Market optimism appears riven and hesitant in the wake of the center-right Likud party’s unanticipated victory in Israeli general elections last month. Indeed, Israeli government bonds, which are returning just 2.9 percent thus far in 2015 (denominated in US dollars), earned investors virtually equivalent rates (1.4 and 1.5 percent, respectively) in the run-up to and after March 17, the day of the nationwide ballot. A rebound in the shekel’s fortunes explains much of the single-digit positive performance of Israeli sovereign debt mirrored by the downward shift in the yield curve.
Unadjusted for inflation, the shekel (ILS), as calculated by Barclays trade weighted ILS indices, is overvalued 2.9 percent (a 317 basis point turnaround from the same year-to-date period a year ago) against a basket of currencies the corresponding countries of which are trading partners of Israel, whereas the unit’s real (revised for living costs) trade-weighted exchange rate has been undervalued fractionally (-0.3 percent) since the end of last year, a 177 basis point reversal from the same period a year ago. Pairwise versus the US dollar (USD), ILS traded stably in a slender ILS3.8 to ILS4.1 range, helping underpin returns of fixed income issuance.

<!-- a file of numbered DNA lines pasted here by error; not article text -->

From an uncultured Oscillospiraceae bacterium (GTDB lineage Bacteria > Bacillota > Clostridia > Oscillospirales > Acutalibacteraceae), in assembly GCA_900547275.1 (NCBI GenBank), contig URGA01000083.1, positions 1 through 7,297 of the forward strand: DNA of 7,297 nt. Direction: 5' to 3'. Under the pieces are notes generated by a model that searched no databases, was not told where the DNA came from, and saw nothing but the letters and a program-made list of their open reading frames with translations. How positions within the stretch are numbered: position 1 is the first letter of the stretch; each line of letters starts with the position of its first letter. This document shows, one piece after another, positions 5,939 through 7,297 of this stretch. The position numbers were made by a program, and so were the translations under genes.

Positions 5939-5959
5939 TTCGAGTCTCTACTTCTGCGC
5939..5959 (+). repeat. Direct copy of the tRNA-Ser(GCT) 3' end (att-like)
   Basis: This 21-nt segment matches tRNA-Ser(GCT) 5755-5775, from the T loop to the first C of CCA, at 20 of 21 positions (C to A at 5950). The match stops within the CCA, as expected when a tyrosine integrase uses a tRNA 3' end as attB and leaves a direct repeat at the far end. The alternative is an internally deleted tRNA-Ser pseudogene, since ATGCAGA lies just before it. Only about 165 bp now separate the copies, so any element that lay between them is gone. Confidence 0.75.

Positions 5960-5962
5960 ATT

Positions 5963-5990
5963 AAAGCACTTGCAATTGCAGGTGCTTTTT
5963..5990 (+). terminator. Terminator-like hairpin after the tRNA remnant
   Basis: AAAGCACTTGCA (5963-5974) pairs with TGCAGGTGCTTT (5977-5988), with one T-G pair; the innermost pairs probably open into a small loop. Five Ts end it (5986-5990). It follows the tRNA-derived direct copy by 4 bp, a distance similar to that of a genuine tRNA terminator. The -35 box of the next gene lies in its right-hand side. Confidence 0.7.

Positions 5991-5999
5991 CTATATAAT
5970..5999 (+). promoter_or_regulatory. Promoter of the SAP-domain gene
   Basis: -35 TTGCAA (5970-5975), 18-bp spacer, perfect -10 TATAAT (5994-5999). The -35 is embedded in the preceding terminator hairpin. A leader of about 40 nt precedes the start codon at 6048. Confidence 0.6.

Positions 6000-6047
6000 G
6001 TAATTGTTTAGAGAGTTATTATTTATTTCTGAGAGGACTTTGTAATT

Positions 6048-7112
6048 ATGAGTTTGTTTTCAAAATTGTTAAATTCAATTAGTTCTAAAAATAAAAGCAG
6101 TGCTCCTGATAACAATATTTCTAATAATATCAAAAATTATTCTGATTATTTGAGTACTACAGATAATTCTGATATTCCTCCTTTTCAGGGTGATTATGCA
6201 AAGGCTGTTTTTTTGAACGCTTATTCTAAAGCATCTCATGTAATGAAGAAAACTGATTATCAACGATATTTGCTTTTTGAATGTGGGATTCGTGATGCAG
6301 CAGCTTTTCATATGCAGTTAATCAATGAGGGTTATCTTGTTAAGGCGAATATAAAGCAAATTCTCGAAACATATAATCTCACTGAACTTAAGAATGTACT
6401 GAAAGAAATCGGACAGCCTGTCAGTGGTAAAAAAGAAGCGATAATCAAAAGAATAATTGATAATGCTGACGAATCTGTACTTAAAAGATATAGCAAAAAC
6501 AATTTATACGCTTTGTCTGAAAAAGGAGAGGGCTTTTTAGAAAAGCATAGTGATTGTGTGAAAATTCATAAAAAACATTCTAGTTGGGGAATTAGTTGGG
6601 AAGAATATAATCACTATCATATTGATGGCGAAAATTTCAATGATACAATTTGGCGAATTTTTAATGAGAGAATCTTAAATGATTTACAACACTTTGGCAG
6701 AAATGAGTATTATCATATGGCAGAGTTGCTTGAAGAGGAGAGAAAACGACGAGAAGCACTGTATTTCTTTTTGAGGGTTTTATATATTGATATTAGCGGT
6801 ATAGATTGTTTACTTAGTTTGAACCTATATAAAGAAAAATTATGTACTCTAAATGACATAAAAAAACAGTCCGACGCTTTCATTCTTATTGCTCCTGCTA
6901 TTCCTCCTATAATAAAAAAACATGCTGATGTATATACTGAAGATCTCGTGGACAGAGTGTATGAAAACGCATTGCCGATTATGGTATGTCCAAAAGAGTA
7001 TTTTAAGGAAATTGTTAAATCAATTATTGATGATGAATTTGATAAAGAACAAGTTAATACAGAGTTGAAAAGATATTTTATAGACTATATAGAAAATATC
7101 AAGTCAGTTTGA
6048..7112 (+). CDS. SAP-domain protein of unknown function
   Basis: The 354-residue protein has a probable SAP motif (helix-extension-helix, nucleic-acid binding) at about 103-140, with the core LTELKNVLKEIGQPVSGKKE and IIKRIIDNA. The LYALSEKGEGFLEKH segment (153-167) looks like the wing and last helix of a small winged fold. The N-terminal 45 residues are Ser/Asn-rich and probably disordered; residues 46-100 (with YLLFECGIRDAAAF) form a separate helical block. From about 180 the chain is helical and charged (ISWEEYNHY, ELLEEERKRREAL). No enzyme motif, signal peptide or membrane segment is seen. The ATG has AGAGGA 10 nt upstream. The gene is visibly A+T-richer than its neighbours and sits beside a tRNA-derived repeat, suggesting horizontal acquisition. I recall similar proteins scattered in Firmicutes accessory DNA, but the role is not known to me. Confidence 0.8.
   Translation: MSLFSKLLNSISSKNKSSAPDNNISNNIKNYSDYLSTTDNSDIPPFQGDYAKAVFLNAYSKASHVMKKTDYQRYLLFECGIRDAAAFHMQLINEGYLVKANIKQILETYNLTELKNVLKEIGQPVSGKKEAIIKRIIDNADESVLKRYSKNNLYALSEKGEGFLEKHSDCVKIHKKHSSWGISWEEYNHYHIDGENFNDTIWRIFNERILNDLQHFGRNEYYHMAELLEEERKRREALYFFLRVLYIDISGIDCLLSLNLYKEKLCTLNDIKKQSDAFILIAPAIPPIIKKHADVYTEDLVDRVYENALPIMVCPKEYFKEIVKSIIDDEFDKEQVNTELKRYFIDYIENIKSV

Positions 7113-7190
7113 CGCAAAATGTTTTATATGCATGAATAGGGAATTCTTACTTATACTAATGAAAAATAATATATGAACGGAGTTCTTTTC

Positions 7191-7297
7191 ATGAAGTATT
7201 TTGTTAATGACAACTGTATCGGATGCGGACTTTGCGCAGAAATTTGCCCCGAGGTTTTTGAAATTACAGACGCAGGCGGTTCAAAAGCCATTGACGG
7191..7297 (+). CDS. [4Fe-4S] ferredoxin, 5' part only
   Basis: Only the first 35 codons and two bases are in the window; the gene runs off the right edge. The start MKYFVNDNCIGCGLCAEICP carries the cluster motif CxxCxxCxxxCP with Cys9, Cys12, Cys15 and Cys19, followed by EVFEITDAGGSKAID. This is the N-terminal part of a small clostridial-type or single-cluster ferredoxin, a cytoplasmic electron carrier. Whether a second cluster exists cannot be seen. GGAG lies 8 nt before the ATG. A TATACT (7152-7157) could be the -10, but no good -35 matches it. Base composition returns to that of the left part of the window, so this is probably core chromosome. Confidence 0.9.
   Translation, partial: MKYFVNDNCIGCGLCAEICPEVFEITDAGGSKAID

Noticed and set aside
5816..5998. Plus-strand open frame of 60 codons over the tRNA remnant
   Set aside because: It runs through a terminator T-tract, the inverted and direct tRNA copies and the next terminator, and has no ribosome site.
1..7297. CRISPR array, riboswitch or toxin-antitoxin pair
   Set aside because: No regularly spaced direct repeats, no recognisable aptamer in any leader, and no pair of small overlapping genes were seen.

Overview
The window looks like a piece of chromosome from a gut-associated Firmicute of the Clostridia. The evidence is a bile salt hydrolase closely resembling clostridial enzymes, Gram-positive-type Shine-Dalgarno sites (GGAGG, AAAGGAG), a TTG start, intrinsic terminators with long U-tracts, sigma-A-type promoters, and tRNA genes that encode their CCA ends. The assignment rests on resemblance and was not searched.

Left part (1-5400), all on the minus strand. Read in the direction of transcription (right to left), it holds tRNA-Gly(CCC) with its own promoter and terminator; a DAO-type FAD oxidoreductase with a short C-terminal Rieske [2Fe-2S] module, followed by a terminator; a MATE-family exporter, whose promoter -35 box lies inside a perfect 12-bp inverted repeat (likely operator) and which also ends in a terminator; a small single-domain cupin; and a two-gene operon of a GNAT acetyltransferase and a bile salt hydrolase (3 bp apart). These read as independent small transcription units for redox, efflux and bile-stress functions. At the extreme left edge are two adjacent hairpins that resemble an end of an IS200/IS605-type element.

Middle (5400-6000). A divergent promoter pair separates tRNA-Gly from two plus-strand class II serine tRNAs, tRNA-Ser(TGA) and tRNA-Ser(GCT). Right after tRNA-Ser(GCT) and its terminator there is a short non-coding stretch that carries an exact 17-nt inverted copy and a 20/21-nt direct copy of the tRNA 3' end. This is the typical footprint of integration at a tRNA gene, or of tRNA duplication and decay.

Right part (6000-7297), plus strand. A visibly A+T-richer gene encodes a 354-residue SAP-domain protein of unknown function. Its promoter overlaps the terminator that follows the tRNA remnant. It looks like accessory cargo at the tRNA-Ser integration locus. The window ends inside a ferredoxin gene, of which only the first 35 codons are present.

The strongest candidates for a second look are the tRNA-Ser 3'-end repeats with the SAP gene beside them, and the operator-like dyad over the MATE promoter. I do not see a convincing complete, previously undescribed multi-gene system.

Yet, the country’s equity market, the Tel-Aviv (TA) stock exchange (the behavior of which is gauged by the TA-100 index), has surged a remarkable 7.1 percent since the mid-March vote by contrast with the 3.8 percent total return it garnered in USD prior to the poll. TA-100’s impressive double-digit composite gain of eleven percent compares auspiciously to both emerging and developed shares market performance so far this year, rating Israeli shares eleventh strongest worldwide.
While an acutely fragmented domestic political environment might limit the upside to investor confidence in the sovereign debt market, Prime Minister Benjamin Netanyahu is likely to reject the formation of a grand coalition with the center-left Zionist Union and configure a reasonably stable ruling alliance that, in spite of some modest concessions to populist demands of Likud’s subordinate coalition partners, should accord him sufficient latitude to advance his economic liberalization and tax relief agenda. Politics and policymaking issues aside and in the absence of a fresh outbreak of hostilities on any of Israel’s borders, projected macroeconomic and financial trends presage narrowly augmented returns of Israeli debt and equities alike in the months immediately ahead.
Even though the Israeli economy capitulated to deflationary pressures five months ago, the Israeli economy is forecast to grow 3.4 percent this year, strengthening to 3.7 percent in 2016, assuming its territory abutting any of its neighbors (like Palestinian-controlled Gaza and the West Bank) does not fall prey to another round of terrorist attacks. Anticipated modest declines in joblessness in 2015 and 2016 should reinforce the improving pattern in private consumption arising from elevated real disposable personal income as a result of expected additional tax reductions and declining living costs. Exports too are likely to contribute to a pickup in economic activity thanks to the shekel’s steep, nine-month depreciation against the US dollar. Consequently, the current account surplus as a proportion of nominal GDP will steady at three percent this year before swelling to 3.5 percent in 2016.